Government’s decision allowing ISI to tap phones challenged in LHC
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Government’s decision allowing ISI to tap phones challenged in LHC

The Lahore High Court (LHC) has received a petition contesting the government’s decision to grant the Inter-Services Intelligence (ISI) the authority to tap phones. This follows the Shehbaz Sharif-led coalition government’s justification of the controversial move under the banner of “national security.”

The petition, filed on Wednesday, by citizen Fahad Shabbir, lists the PM Shehbaz, the federal government, and the Pakistan Telecommunication Authority (PTA) among its respondents.

The petition claims that a notification issued by the government permits the ISI to intercept citizens’ phone calls, despite the absence of established rules under the PTA Act’s relevant section. “The Constitution of Pakistan upholds the privacy and freedom of expression of its citizens,” the petition argues.

The beefed-up powers given to ISI have arrived on the heels of a high court judge’s slap on the wrist over “the criminal act” of phone surveillance, which has sparked a firestorm of criticism amid concerns of misuse of powers and violation of fundamental rights.

The petition filed in LHC also references a ruling from the Indian Supreme Court, declaring phone tapping a breach of constitutional rights. The petition requests the court to invalidate the notification and suspend its enforcement until a final verdict is delivered. It also calls on the government to draft rules under Section 56 of the PTA Act.

While the ruling coalition has dug in its heels, staunchly defending the move to legitimise ISI’s beefed-up powers, the Pakistan Tehreek-e-Insaf (PTI) and the Pakistan Bar Council (PBC) have come out swinging, condemning the notification that grants sweeping powers to the spy agency under the guise of national security.

In a strong rebuke yesterday, PTI questioned the oversight of such extensive powers, pointing out the absence of specified parameters to prevent misuse.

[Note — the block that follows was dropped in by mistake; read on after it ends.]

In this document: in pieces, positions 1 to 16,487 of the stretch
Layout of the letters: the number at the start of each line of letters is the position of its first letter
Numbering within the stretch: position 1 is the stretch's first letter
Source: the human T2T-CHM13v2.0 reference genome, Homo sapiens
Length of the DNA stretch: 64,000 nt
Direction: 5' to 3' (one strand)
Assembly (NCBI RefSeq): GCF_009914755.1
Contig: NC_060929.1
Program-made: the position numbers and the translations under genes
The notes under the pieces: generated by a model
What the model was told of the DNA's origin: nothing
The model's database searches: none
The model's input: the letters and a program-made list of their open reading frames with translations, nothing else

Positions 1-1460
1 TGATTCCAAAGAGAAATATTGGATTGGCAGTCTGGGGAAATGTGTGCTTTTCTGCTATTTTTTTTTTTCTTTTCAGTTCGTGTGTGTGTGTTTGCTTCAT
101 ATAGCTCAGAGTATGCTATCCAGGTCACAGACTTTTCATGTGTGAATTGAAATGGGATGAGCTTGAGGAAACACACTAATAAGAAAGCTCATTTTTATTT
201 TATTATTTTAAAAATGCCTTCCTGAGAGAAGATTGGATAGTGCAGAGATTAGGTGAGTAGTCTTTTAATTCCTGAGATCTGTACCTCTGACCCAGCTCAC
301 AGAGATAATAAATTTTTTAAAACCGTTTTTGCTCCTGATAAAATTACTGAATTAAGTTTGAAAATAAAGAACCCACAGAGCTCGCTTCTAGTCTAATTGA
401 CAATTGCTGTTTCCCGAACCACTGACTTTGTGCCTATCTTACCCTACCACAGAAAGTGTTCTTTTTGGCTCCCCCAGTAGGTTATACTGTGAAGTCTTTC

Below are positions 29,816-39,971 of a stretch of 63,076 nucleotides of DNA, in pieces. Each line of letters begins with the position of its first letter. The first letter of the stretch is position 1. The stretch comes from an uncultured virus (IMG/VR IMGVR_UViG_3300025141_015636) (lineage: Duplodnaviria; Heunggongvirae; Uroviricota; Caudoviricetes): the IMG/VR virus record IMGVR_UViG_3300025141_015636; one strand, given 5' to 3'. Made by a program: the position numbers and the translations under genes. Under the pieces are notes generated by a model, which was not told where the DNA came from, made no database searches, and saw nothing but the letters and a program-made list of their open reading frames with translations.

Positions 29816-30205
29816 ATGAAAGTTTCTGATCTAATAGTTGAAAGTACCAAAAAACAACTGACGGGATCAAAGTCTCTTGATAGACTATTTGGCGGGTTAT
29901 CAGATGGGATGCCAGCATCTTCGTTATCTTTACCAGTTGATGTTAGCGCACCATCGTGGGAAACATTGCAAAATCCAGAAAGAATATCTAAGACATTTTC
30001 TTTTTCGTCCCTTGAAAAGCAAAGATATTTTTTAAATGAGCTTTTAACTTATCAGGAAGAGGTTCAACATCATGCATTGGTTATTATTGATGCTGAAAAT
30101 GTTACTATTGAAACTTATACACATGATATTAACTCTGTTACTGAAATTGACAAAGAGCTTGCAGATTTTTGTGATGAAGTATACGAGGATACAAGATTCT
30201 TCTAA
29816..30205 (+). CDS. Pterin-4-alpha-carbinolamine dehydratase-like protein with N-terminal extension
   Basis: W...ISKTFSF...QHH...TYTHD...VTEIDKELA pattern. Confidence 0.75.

Vowing to challenge the government’s move, the former ruling party has questioned “who will monitor misuse of such powers as no parameters have been specified.”

‘A fascist government’

Leader of the Opposition in the National Assembly Omar Ayub reportedly slammed the government, saying that “only a fascist government would grant an intelligence agency complete authority to tap citizens’ phones”, adding that “[PM] Shehbaz Sharif has practically cut his own throat with this decision.”

The opposition leader said that the move could backfire and could have great consequences, further incorporating that “this SRO will be the tool the ISI uses to blackmail and subjugate all politicians and media persons, including Bilawal Bhutto, Asif Zardari, and Maryam Nawaz”.

The PTI leader announced his intention to challenge the notification in court through his lawyer, Dr Babar Awan. “This SRO is unconstitutional and against the fundamental rights enshrined in the Constitution,” he protested.

PBC alarmed by ‘sweeping powers’

The move hasn’t been well-received by the PBC as it condemned the move and termed such “sweeping powers” alarming and unjustified.

The bar council noted that the issuance of notification directly violates fundamental rights; and undermines the principles of the independence of the judiciary and the rule of law. It noted that the timing of the notification was troubling given the ongoing proceedings before the apex court and the Islamabad High Court (IHC).

“This act by the federal government represents a blatant disregard for the rule of law and judicial independence,” the PBC stated, adding that the notification infringes upon the dignity and security of individuals and violates the right to life and privacy.

Terming the government’s actions “unconstitutional”, the PBC said that it is also deeply disrespectful to the rule of law, arbitrary and not bonafide as no criteria for intercepting of calls, messages and tracing has been laid down.

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